Wood Type: New oak, refill hogshead, sherry cask, European Oak, American Oak, etc. All these are examples of the references you will hear about whiskeys. It is probably the most talked about factor affecting flavor, especially in scotch. A “sherried scotch” anyone? That’s the big thing that the cool kids are drinking now right? The wood type and what, if anything, that previously resided in the that wood will give distinctive flavors to the finished product.

Barrel Size: Now that you’ve determined your desired wood you have to figure out how big of a barrel you want. Smaller barrels give you more wood to whiskey contact but can leave the whiskey overly woody in flavor. It’s a delicate balance.

Warehousing: Stone walls or wood? Single story or four story rickhouses? The size, shape, design, and location of the warehouse can impact the maturation environment and further impact the flavor.

Barrel Location: Taking the warehouse location one step farther, within a given warehouse where the barrels are can also impact it. Some distilleries do barrel rotations throughout the life of their barrels to drive consistency. Others realize that certain parts of the warehouse are better for certain flavors and as a result certain brands come from those areas. Buffalo Trace produces a large number of brands from just two ryed bourbon mashbills. Some of those are picked only from certain locations within the warehouses. They recently released experimental releases from three distinct warehouse locations to emphasize this point.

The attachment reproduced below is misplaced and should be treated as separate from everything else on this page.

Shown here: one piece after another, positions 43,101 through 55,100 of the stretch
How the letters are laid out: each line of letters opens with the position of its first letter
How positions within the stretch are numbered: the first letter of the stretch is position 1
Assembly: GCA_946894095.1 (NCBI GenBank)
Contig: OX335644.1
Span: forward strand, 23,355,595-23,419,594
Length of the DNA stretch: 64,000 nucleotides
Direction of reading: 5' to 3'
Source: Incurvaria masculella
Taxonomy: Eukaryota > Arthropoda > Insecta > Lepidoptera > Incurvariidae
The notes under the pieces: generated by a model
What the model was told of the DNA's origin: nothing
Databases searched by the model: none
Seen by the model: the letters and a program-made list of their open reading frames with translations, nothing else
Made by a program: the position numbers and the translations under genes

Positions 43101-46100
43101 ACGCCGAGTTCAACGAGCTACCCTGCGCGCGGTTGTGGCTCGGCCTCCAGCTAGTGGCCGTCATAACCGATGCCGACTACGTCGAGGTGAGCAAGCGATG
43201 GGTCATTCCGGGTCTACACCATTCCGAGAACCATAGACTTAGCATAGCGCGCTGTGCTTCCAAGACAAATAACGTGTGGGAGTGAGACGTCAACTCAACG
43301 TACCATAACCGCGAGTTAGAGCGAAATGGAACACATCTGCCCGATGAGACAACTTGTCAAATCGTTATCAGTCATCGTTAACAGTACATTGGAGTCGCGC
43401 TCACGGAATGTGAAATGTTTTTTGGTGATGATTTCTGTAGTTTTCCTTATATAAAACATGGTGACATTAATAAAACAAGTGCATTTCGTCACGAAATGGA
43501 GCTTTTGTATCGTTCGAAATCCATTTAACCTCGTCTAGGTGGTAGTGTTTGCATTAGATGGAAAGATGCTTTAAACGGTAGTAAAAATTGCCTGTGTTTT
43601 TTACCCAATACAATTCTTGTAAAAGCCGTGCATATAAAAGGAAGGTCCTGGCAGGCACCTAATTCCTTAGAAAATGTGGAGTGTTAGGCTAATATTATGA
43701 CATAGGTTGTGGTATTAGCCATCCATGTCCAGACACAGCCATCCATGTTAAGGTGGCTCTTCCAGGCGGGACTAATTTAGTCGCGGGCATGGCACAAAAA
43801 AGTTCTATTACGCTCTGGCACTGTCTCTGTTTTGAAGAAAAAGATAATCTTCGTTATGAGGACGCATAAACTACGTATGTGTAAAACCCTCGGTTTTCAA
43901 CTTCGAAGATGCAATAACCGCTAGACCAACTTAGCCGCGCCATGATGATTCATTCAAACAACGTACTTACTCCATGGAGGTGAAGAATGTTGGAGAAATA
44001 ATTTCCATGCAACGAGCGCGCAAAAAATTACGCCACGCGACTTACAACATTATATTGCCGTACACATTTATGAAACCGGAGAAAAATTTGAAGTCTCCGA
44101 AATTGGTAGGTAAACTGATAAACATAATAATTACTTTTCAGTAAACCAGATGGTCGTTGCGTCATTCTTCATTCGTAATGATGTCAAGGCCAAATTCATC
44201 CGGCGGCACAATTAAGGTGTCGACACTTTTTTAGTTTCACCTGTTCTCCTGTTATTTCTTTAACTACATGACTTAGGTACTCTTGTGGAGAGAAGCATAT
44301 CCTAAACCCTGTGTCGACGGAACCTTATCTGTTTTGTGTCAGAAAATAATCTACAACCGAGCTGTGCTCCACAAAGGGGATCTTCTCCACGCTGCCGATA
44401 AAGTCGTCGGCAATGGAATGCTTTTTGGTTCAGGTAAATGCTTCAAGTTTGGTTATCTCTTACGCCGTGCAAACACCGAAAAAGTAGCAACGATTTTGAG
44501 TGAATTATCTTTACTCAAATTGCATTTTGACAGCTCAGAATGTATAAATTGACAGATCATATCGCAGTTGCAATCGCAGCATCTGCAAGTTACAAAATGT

Climate: The climate also affects the maturation which in turn affects the flavors. In Kentucky for example there are much more extreme fluctuations in temperature through the course of a year than in Scotland. That causes the whiskey to push deeper into the wood and extract farther back out with a regularity that pulls flavor compounds out of the wood more effectively.

Age: This one is kind of a no brainer but I added it for completeness.

That’s 18 variables on my list. I realize that this is not an exhaustive list. It’s a list of variables that most come to mind for me when thinking about flavor factors in whiskey. If you feel there are critical ones that I’ve missed then by all means post and we can continue the dialogue. Regardless of how many are on your list I hope the point is made that there’s more to the flavor of a whiskey than wood and water.